Last night saw the sorry demise of Blackburn Rovers as a Premiership team complete; their 1-0 home defeat to neighbours Wigan Athletic confirmed their fate, relegation to the Championship, the second tier of English football.
What has made this demise all the more sorrowful is the acrimonious manner in which the club coach (manager) and owners (Venkys of India) have interacted with the supporters over the course of the season.
If ever there was a display of the impact of fans, this has to have been it. Throughout the season home matches have been marked by protests against the manager and the owners, even right back into the first couple of home matches.
Usually this game lasts a very short period of time. Fans protest, club owners sack manager, things move on (although results don’t necessarily improve). However, either through incompetence or otherwise, Venkys stuck with the manager, Steve Kean, throughout the season, despite terrible evenings such as the 2-1 home defeat to other local rivals, Bolton Wanderers.
The counterfactual, of course, is lacking, and hence one cannot be certain. However, it seems hard to believe that had Blackburn been able to rely on the support of 24,000 spectators each week, instead of the spectators barracking the manager and owners throughout games, things wouldn’t have been different. Fans are a fickle bunch it’s generally said, and had results turned around perhaps the protests would have stopped – but then supporters arguably play a role in whether or not results can turn around.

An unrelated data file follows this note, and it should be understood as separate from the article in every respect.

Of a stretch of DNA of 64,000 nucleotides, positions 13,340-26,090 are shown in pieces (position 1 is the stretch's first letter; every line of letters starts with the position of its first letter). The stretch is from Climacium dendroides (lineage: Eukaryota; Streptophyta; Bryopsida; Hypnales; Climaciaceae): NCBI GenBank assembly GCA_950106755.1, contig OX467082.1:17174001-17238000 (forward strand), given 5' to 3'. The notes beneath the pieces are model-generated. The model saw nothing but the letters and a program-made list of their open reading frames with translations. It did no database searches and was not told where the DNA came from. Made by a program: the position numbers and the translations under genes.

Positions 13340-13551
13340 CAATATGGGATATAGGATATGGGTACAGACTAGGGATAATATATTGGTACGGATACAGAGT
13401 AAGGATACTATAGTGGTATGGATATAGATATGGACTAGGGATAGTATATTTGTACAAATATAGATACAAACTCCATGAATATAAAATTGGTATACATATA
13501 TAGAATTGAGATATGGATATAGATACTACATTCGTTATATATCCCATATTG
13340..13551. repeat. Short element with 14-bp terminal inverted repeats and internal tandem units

Listening to the interview with Bradley Orr after the match (somewhat summarised here), it seems clear some kind of siege mentality set in at the club – those with the manager, and those not (the fans and players that left during the season – Jason Roberts and Chrisophe Samba), with obvious unsatisfactory outcomes.
The whole episode appears to me to display the power fans have, to shoot themselves in the foot if they want to in order to make a point. Even when it became clear the owners would stick with the manager, the fans didn’t decide to be pragmatic and stop protesting and instead support the team, they instead switched target to the owners. It seemed they preferred the idea of getting their way, and were prepared to suffer greatly in order to achieve that (although it’s still not clear Kean will leave or the Venky’s sell up – see the last link). I’m sure there’s some interesting game theory model in here somewhere…